“Race you!,” you agree. I get there first, but that’s because you stopped after seven steps to pick up a leaf. “Prize,” you tell me. So, I suppose you did win, after all.photo 5 (3)

You find a ledge. It’s a kitchen, and your leaf and four blades of grass are your ” ‘gredients.” You begin assembling. I ask you what you’re making. “Soup.” That’s good. We’d both do well to have a nice soup for lunch today, I think.

“What kind of soup?”
“Blue soup.”
My favorite.photo 1 (22)

I try not to rush you too much, but finding a slow moment in the preparation, I suggest we begin moving towards home. We round the corner, and you find a house. You begin rearranging some large rocks. That’s the bedroom. You invite me in. “Mama…? House?” I help you with the interior decoration. Some of the rocks are too heavy for you.photo 2 (20)

We move on. You are a good citizen, picking up all of the “crumbs” with the vacuum cleaner you located on the path.photo 3 (15)

I think we’ll get home soon, but we meet a friend of yours from the neighborhood, a sweet Iranian boy just a month older than you. You talk him into a game of hide and seek, where the two of you hide together in the branches of a small tree, and his father and I do our best to find you, over and over. High fives all around each time the two of you come out of hiding.

Both swings are free, and the pair of you claim them. You synch up on your backs and forths, and you giggle at each other, then you look up at me, smile and tell me, “Friend.” I know. There’s not much better than sharing a moment of dual joy with a dear friend.

You’re a dog and then a frog, woofing and ribbiting on the slippery dip slide. Finally I tell you “one more time, and then home.” You consent, take your one more time, and amble into your seat in the stroller. We head for home, and a warming lunch.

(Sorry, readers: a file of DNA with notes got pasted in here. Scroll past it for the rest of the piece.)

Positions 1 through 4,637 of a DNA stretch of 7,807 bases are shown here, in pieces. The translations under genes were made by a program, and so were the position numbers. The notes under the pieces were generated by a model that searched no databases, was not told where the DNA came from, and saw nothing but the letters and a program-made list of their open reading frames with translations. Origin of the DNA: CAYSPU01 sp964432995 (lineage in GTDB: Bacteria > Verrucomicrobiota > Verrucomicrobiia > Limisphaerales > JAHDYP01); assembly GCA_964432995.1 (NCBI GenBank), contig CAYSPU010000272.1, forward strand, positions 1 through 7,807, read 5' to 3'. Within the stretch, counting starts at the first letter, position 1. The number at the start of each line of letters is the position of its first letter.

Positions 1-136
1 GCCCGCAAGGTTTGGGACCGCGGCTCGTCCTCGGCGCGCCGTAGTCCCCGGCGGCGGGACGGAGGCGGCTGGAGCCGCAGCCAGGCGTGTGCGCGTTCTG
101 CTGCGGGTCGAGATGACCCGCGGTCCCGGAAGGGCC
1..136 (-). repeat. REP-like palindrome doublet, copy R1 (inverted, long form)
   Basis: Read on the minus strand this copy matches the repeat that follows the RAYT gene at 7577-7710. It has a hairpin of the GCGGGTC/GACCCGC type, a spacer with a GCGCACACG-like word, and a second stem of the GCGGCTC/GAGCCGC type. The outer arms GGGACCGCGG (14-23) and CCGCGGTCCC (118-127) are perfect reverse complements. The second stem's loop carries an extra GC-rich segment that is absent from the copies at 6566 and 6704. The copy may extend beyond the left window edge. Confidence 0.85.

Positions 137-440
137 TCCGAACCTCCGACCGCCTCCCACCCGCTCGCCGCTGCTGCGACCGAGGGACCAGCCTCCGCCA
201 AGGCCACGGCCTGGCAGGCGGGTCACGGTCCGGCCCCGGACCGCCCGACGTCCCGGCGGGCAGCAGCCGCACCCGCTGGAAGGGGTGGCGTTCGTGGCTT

My lovely girl. I’ve blinked, and you’ve turned into a 2-1/2 year old. I can see your personality shining from every red-nosed, cold-fingered pore of your person. You have an artist’s soul. You’ve never been bored a moment in your little life. You have all the marks of an introvert – just like your mother – happy to entertain yourself, but you’re a sweet and welcoming friend, too.

You were right about the park from the very beginning, sweet pea. You needed it, and I needed it, too. It’s always there, but sometimes I get a reminder – you have every piece of my heart, just the way you are. May you always glow with the honesty of your true self the way you did today, and may I always be present to encourage your imagination, nurture your wishes, and share your delicious blue soup.photo 4 (8)


Your Cold and Grateful Mother

10 thoughts on “A Letter to My Daughter Who Asked to Go to the Park on the Coldest Morning of the Winter

  1. Cindy@ Your Kids OT

    The things we do as parents! You sound like a wonderful mum. We recently went on a farm stay where the temp was between 1 and 6 degrees…and yet we were out there brushing horses, feeding animals, collecting eggs! I think it is called LOVE. 🙂

    1. Cristin Post author

      Oh, that sounds just lovely – and cold!!
      It definitely is called love, and sometimes these moments serve to remind us of that. 🙂

  2. Mumma McD

    This is so beautiful Cristin 🙂 Lovely photos. I try to say ‘yes’ more often than I say ‘no’, even though sometimes it’s my first instinct to refuse! But saying yes is a lot more fun. For everyone.

    1. Cristin Post author

      You’re so right! I often want to say no, but it’s true that we almost always have a great time when I say yes.